Speakers (fronts, rears, center, sub): 77.5%
Digital sources (including Behringer DEQ2496 processor, Panasonic Blu-Ray): 10%
Amplifiers (including Onkyo receiver): 10.9%
Cables + Belkin PF60 power console: 2%

Alright, I'm pretty happy with those numbers - I think they reflect reasonably well my priorities. Of course, the cost that truly trumps everything is the cost of real estate in Vancouver! So, let's run over the components I have set up in the room and share a few thoughts... As usual, since this is a MUSINGS post, it's mainly an experiential discussion with opinions thrown in.

I. First, let's talk about the 2-channel signal path:

Most of my music is in stereo. Therefore good 2-channel reproduction is most important. Enough said.

Time and again, measurements of the ASUS Essence One, Transporter, and TEAC UD-501 have demonstrated the superiority of balanced cabling. Whether anyone can hear the difference of course is another issue. Balanced operation was the reason for the choice of the Emotive XSP-1 preamp as the heart of the 2-channel system. To maintain the balanced topology, I got a couple of Emotiva XPA-1L monoblock amplifiers - good price and with the option to switch over to 35W Class A bias if I want.

Squeezebox Transporter music server chain:
Win8 HTPC --> ethernet --> Transporter --> Emotiva XSP-1 preamp (crossover at 60Hz to feed SUB1 subwoofer) --> Emotiva XPA-1L monoblock --> Paradigm Signature S8 v.3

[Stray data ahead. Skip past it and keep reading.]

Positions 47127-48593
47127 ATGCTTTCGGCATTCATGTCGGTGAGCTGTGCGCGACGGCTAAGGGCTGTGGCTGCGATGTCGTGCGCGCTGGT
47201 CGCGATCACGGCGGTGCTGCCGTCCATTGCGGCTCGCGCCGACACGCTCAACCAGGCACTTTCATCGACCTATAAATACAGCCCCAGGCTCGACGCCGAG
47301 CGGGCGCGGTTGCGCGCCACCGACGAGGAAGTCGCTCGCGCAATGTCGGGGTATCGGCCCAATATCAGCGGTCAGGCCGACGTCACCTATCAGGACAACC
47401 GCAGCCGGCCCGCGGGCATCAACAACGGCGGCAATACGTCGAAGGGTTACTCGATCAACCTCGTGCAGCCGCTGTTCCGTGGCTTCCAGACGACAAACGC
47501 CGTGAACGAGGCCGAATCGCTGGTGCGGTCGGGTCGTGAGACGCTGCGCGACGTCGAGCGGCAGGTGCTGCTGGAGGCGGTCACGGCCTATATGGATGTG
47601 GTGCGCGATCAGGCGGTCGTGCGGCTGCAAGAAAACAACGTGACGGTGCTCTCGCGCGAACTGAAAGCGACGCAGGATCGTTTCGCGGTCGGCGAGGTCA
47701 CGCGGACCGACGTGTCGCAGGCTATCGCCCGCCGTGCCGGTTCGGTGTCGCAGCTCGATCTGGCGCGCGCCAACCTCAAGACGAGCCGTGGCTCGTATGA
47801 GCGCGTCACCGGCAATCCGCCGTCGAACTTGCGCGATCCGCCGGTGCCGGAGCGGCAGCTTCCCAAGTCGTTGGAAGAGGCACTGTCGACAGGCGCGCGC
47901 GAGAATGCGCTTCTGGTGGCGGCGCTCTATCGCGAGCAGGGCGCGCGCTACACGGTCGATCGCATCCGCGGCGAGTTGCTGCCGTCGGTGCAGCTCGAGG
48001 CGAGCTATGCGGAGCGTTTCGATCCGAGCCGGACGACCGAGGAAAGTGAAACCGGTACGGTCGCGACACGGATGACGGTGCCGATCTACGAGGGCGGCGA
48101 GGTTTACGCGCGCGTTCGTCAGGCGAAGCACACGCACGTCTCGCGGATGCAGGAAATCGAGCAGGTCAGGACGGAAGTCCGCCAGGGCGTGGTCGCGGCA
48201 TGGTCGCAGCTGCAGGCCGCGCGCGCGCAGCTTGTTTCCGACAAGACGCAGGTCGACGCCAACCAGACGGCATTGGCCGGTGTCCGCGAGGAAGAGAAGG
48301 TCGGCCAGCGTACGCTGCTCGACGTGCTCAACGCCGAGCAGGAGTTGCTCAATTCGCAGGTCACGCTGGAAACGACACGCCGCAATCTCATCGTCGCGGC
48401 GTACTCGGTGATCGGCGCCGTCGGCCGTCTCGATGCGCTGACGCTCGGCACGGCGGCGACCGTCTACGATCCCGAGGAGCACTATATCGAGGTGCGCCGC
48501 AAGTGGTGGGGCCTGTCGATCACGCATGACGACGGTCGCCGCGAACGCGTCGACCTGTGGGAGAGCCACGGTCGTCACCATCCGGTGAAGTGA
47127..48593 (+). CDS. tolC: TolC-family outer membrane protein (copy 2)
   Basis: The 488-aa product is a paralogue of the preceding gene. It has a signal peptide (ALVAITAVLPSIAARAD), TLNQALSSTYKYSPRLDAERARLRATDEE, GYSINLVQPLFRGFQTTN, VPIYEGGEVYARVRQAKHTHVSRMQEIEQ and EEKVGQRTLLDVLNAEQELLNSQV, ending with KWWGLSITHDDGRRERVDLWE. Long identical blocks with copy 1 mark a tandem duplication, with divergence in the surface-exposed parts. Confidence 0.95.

Computer audio PCM/DSD chain:
Win8 HTPC --> Belkin gold USB --> TEAC UD-501 DAC --> Emotiva XSP-1 preamp (crossover at 60Hz to feed SUB1 subwoofer) --> Emotiva XPA-1L monoblock --> Paradigm Signature S8 v.3

Although just "fast ethernet" (100Mbps) is all that's required for the Transporter, the house is wired for gigabit and I've used generic Cat-6 cables for the Transporter to the gigabit switch. I'm quite pleased that I can easily transfer >100MB/s between machines around the home. All balanced audio cables were inexpensive (but good build) Monoprice Premier XLR's from 3-6' in length. Over the months, I've used Monoprice cables to measure balanced output from my DACs and the results have been excellent, not unexpectedly.

In the same vein, speaker cables are Monoprice 12-guage "Enhanced Loud" (LOL!) OFC. Monoblock to front speakers only 4', center channel 6', rears at most 25'; cut to minimum lengths required. I bought a 100' spool for $30 and still have some left.

II. Multichannel signal path:

I love multichannel music! The realism achievable can be amazing and IMO anything that enhances the creative potential of artists can't be a bad thing. Remember that historically multichannel speaker configurations were being explored along side 2-channel stereo. 3-channel stereophonic sound was demonstrated by Bell back in 1933 and the right-center-left "3.0" arrangement was used in some of the earliest "Fantasound" systems for Disney's Fantasia when released back in 1940. Having a center speaker in a theater setting allows the anchoring of front-and-center sound which improves the imaging for those not sitting precisely in the "sweet spot". For music, likewise it helps especially for solo/vocal tracks. For example, the Analogue Productions' Nat "King" Cole SACDs like The Very Thought Of You presented in 3.0 sounds phenomenal with this arrangement with Nat sounding like he's right in front of you crooning.

More than 10 years ago, I built a discreet multichannel system based on my old Denon AVR-3802 receiver. However, I had to give up the 5.1 setup when my kids came 8 years back to make room. After many years in "pure stereo" wilderness, I'm glad to finally be back with a full 5.1 setup again! Here's how it's hooked up: